These can also be looked at to assess Loan proposals and their feasibility. In the above instance, the yield is 6.25% or will change as per either of the components i.e., NOI or Loan amount. The above table shows the LTV ratioLTV RatioThe loan to value ratio is the value of loan to the total value of a particular asset. Banks or lenders commonly use it to determine the amount of loan already given on a specific asset or the maintained margin before issuing money to safeguard from flexibility in more changing with the change in estimated Market Value (MV).

Debt Yield Calculation vs. Debt Service Coverage Ratio (DSCR)

The DSCR is the Net Operating IncomeNet Operating IncomeNet Operating Income (NOI) is a measure of profitability representing the amount earned from its core operations by deducting operating expenses from operating revenue. It excludes non-operating costs such as loss on sale of a capital asset, interest, tax more divided by the annual debt service i.e., the amount of money required over a time period for debt repayments. For instance, if the required loan amount does not achieve the expected 1.10 times DSCR, a 25-year amortization could be helpful in the same. This increases the risk of the loan through is not reflected in the DSCR or LTV. Let us consider the below tables for comparing DY and DSCR:

15 Years20 Years25 Years
Net Operating Income$1,00,000$1,00,000$1,00,000
Debt Service$107,650$96,150$89,975
DSCR (NOI/Debt Service)0.921.041.11
15 Years20 Years25 Years
Net Operating Income$1,00,000$1,00,000$1,00,000
Debit Yield (NOI/Loan)6.25%6.25%6.25%
  • In this case, the yield is 6.25%, but if the internal policy requires a minimum of 9% yield, this loan would not be approved.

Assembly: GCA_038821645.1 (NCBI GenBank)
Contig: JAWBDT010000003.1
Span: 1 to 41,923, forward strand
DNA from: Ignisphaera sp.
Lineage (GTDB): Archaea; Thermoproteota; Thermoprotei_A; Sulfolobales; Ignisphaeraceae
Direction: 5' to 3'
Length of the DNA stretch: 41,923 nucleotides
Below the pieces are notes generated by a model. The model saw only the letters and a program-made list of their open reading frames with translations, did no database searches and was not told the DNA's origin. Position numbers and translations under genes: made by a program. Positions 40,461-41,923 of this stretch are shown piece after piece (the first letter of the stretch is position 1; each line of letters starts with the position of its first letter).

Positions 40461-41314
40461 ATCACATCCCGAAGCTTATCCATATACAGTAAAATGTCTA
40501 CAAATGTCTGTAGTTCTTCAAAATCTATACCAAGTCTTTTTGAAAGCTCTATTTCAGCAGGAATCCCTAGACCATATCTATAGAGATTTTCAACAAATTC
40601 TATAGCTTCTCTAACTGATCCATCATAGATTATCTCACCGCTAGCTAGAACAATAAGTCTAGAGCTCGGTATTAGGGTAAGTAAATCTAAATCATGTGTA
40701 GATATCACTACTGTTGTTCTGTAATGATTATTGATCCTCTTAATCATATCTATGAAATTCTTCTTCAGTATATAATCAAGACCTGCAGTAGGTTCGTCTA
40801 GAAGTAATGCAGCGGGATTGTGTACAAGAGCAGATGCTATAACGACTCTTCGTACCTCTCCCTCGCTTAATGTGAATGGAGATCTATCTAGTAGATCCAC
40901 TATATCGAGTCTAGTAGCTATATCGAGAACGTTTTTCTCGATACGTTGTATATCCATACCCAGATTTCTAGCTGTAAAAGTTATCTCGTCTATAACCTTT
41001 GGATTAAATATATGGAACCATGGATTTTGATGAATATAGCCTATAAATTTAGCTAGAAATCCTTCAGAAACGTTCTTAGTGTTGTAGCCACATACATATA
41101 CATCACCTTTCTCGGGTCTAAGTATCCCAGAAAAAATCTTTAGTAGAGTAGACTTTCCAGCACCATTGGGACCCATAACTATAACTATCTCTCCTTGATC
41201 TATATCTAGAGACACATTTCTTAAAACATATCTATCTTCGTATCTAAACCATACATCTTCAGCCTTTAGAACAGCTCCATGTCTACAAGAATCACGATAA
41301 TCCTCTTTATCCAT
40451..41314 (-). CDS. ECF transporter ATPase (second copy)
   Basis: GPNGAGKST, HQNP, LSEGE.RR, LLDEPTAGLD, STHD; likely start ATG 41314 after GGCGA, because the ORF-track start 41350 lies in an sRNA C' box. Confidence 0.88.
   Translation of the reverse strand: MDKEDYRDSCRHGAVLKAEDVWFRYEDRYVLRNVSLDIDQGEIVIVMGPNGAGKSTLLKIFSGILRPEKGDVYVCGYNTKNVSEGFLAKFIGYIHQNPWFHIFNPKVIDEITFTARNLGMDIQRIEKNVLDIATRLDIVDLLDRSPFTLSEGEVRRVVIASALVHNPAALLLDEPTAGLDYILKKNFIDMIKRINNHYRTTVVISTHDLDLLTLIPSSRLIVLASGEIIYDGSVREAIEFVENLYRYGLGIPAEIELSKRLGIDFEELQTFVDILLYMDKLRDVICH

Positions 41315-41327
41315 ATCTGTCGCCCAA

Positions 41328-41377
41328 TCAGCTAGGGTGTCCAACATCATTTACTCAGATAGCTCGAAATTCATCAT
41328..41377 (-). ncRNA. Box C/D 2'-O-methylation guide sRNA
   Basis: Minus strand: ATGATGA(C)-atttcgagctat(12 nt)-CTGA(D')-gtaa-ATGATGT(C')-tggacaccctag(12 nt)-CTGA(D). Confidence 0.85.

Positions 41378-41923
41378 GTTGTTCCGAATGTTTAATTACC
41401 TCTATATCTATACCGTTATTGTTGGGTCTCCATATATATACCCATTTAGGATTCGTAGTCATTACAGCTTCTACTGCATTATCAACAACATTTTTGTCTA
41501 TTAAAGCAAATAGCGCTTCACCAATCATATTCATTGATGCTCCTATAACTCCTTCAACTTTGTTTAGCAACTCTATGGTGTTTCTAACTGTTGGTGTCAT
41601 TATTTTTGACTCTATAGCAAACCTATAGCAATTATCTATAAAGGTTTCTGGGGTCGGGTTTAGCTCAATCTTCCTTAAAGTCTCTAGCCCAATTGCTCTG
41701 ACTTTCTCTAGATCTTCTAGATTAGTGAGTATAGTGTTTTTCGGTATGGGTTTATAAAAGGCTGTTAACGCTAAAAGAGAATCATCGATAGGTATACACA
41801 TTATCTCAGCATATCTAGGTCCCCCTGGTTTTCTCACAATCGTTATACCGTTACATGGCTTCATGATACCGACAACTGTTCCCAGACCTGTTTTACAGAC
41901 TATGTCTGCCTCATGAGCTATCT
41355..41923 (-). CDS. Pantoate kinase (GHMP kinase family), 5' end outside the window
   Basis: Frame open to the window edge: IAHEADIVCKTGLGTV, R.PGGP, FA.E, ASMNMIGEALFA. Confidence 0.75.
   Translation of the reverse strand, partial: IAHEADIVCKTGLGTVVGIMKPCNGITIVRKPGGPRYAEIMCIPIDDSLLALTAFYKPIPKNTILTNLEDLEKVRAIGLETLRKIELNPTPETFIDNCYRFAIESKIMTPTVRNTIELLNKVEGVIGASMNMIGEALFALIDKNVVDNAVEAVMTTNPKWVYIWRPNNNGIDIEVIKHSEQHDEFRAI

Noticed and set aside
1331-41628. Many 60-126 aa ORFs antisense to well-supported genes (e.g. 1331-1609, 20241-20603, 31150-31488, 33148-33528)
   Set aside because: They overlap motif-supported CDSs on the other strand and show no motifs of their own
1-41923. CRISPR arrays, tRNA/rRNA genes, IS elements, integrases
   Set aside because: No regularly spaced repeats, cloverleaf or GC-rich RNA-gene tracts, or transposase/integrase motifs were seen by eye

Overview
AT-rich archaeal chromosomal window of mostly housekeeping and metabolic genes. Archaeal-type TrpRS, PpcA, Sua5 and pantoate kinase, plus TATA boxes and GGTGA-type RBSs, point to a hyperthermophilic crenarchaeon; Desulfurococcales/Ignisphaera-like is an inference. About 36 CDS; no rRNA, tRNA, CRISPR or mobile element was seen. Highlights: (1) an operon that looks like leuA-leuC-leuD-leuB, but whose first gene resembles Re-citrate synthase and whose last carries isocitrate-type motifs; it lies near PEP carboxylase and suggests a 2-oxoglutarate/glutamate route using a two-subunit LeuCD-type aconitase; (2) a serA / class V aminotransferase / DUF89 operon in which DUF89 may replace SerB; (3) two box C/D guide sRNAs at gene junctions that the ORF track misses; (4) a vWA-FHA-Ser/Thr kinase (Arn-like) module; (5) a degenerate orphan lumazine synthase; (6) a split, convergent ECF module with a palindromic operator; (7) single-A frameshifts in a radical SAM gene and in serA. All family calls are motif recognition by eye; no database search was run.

• One can see that the amortization period impacts whether the DSCR requirement can be achieved. If the policy requires a DSCR of 1.1 times, only a 25 year amortization period loan will meet the requirement.
  • However, whether such a long time is feasible or not is upon the management and flexibility of the internal policies to decide.


Debt Yield calculation cannot be manipulated by changing the terms of the loan to make the proposed loan more acceptable.

Options like UnderwritingUnderwritingThe underwriters take the financial risk of their client in return of a financial fee. Market Makers like financial institution and large banks ensure that there is enough amount of liquidity in the market by ensuring that enough trading volume is more and Structuring of loans is much deeper instead of a single ratio; there are other factors which this yield does not consider such as:

  • Demand & Supply conditions
  • Guarantor Strength
  • Condition of Property
  • The financial position of tenants etc.;

Thus, all the aspects, including macroeconomic factors, have to be considered while making use of this ratio.

This has become of great importance to conduit lenders securitizing fixed-income loans and also to life insurance company lenders. It eliminates subjectivity and guides lenders guide in an inflated market.

Debt Yield Ratio Video

This has been a guide to Debt Yield Ratio and its definition. Here we discuss the formula to calculate Debt Yield along with practical examples. Also, we see its differences from LTV and DSCR. You can learn more about Debt Ratios from the following articles –